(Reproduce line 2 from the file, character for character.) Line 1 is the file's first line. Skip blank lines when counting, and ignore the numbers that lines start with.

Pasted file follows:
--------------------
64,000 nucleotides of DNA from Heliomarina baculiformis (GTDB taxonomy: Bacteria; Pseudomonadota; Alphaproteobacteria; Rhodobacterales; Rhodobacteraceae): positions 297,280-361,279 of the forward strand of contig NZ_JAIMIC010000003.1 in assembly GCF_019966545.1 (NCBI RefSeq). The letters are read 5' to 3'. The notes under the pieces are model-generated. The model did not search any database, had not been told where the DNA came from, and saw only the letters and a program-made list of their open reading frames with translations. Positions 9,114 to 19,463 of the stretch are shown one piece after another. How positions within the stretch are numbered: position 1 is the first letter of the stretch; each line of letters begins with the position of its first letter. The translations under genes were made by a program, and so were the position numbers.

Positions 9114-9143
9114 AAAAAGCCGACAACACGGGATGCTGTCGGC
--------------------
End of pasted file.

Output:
Positions 9114-9143